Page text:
Note to readers: This story is a follow-up to three previously published stories titled “Tight Spaces”, “Flat Tire”, and “Vulnerable”, which you can read by searching the blog archive on the right-hand side of the page.
DOUBLE DOG DARE
When I saw the bottle of tequila, I knew we were in for one hell of a night. It started with the four of us gathered under Community, sheltering ourselves from the rain as we ripped bongs and passed the bottle around in a circle.
Community was a local hangout for all the quote-unquote dirt bags of Westlake Senior High School. It was a wide concrete footbridge that extended from school property to an adjacent neighborhood across Route 27. If you snuck under the footbridge opposite side of the school, the bridge itself would shield you from the neighboring road. And at night, the drivers on Route 27 couldn’t see you either.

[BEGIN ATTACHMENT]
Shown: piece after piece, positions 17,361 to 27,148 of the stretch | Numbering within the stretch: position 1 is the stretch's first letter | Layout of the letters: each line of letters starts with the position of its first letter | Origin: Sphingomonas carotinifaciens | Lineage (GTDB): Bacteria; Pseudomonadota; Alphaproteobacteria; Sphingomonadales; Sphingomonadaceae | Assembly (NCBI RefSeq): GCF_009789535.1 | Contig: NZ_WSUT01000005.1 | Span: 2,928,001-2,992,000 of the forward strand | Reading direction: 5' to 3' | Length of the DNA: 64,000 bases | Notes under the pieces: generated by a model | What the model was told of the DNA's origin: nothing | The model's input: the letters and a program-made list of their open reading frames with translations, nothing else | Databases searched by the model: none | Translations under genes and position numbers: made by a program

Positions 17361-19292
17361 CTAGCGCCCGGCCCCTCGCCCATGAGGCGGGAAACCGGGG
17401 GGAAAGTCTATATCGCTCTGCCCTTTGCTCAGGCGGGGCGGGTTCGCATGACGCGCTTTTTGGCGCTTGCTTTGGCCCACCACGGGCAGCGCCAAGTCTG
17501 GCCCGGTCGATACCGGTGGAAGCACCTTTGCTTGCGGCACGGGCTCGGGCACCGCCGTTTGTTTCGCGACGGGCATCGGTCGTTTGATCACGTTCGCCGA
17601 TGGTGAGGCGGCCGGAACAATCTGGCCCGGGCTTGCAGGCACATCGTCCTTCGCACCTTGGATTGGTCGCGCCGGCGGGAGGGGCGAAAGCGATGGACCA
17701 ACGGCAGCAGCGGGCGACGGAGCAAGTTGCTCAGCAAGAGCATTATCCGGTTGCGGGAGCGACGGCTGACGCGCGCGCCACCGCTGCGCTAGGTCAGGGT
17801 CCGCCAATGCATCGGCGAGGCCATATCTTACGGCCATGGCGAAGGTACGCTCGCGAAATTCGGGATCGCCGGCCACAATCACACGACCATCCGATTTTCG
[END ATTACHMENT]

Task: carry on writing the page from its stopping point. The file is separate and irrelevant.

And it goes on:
We called it Community because it was a neighborhood spot. Lots of kids from school used to gather there on a Friday night to share beers and trade stories. We even had a community bong we all shared and kept hidden under the footbridge.
Once a week, one of us would be assigned the task of changing the bong water. Though, I don’t think anyone actually ever did it. After a few months, the water was so black with ash it looked like a pitcher of cola.
It was a homemade bong I had constructed myself out of a gallon water jug and two liter soda bottle. Instead of a slide, I used the cap from the soda bottle and melted a ratchet piece through the center to pack your weed inside of. It wasn’t pretty, but it definitely did the trick.
There was me (Matt), Chris, Shane, and Chris’s boy, who introduced himself as Yardi. Not from our school. I think he was from Braxton. Though, I couldn’t care less.
“The name’s Yardi,” he said in clever fashion, leading me up to the pun. “But they call me Bacardi ’cause I always bring the party.”